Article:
If you consider wisdom in a cultural, historical, religious, and psychological view, the possession of wisdom involves five major components, according to Baltes & Staudinger (2000):
- Rich procedural knowledge about life - Knowledge about human nature and development, relationsships, social norms and major life events.
- Rich factual knowledge about life - Knowledge about decision-making, conflict resolution, importance of life goals.
- An understanding of lifespan contexts - A broad temporal perspective of life as past, present and future. An awareness that life involves many contexts.
- An awareness of the relativism of values and priorities - An acknowledgement of subjectivism
- The ability to recognize and manage uncertainty - Acknowledgement of the uncertainty of life
The authors (Baltes & Staudinger, 2000) also examined the relationship between a number of variables and wisdom-related performance in adults. The study shows that wisdom is a result of multiple sources and attributes. Intelligence explains 15% of the variance of wisdom-related performance, while personality-intelligence explains 35%, personality traits 21% and life experience 26%.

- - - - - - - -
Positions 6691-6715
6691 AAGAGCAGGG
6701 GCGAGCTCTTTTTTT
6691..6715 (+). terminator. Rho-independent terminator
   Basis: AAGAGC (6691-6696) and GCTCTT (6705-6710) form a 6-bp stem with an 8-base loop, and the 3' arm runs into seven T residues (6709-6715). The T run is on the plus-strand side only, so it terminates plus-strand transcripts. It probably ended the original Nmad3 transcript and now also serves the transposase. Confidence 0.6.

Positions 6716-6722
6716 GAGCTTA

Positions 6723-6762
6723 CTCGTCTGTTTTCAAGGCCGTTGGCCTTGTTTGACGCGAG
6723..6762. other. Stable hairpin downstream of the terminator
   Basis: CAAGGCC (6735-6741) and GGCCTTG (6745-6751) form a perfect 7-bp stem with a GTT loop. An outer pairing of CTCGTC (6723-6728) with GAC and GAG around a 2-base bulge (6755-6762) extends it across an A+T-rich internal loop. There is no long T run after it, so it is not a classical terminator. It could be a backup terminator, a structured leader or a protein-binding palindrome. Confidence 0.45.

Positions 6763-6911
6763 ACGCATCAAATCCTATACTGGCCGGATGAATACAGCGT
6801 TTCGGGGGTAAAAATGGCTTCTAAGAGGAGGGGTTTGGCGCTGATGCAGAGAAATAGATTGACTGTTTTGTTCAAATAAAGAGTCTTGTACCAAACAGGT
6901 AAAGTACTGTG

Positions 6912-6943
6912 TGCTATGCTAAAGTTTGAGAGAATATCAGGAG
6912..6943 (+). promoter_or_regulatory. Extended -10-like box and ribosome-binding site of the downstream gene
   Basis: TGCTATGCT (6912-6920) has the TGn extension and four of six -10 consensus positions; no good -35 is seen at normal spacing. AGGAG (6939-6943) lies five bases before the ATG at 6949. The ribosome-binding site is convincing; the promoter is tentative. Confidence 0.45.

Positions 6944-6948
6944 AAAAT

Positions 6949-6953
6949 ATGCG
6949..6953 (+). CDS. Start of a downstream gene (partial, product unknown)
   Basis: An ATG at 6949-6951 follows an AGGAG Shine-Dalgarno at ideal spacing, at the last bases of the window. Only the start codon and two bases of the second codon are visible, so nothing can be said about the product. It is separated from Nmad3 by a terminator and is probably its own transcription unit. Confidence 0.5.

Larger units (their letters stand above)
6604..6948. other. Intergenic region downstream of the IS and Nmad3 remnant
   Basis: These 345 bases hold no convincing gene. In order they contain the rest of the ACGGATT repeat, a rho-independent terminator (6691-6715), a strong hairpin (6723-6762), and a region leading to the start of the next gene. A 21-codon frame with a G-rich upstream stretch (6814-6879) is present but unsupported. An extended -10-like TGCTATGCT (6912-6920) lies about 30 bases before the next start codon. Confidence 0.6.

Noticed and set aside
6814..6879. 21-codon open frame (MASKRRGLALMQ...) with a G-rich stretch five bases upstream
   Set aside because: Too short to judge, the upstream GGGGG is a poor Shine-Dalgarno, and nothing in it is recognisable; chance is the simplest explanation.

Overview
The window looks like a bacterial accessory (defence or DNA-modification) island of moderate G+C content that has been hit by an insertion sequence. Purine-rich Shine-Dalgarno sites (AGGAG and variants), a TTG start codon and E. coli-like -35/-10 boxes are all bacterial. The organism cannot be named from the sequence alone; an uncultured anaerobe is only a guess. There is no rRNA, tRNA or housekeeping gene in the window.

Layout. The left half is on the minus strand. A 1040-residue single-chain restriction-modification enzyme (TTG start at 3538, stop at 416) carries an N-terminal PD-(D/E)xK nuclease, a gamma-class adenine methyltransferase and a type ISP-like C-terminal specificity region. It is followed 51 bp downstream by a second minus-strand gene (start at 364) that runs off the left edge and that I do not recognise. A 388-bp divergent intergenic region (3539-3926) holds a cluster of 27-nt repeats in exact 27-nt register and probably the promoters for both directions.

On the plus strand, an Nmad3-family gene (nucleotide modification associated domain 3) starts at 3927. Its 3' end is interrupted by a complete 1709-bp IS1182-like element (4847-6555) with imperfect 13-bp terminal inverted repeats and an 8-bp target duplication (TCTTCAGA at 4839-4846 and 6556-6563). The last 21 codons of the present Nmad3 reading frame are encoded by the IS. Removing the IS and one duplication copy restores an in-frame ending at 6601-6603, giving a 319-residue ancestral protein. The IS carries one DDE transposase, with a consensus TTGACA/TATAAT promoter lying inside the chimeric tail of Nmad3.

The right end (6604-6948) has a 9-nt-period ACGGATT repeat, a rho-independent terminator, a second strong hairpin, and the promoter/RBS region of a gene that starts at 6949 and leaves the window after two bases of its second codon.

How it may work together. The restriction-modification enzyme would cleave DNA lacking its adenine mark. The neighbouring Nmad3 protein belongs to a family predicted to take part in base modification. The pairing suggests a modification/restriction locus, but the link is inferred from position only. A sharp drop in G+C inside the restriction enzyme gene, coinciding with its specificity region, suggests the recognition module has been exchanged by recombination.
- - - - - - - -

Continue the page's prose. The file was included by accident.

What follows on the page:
The study did not find a significant relationship between age and wisdom-related performance, so it may rule out the common assumption that age and wisdom go together. However, life experience is predictive of wisdom-related performance - so the way we use our experience is probably more important than age itself. The study suggests that wisdom rises steadily from age 13 to 25 and then remains relatively stable through to age 75.
- Intelligence (fluid intelligence, crystallized intelligence): 15%
- Personality-intelligence (creativity, cognitive style, social intelligence): 35%
- Personality traits (openness to experience, personal growth, psychological-mindedness): 21%
- Age (adulthood): Non-significant
- Life experience (general life experience, specific professional experience): 26%
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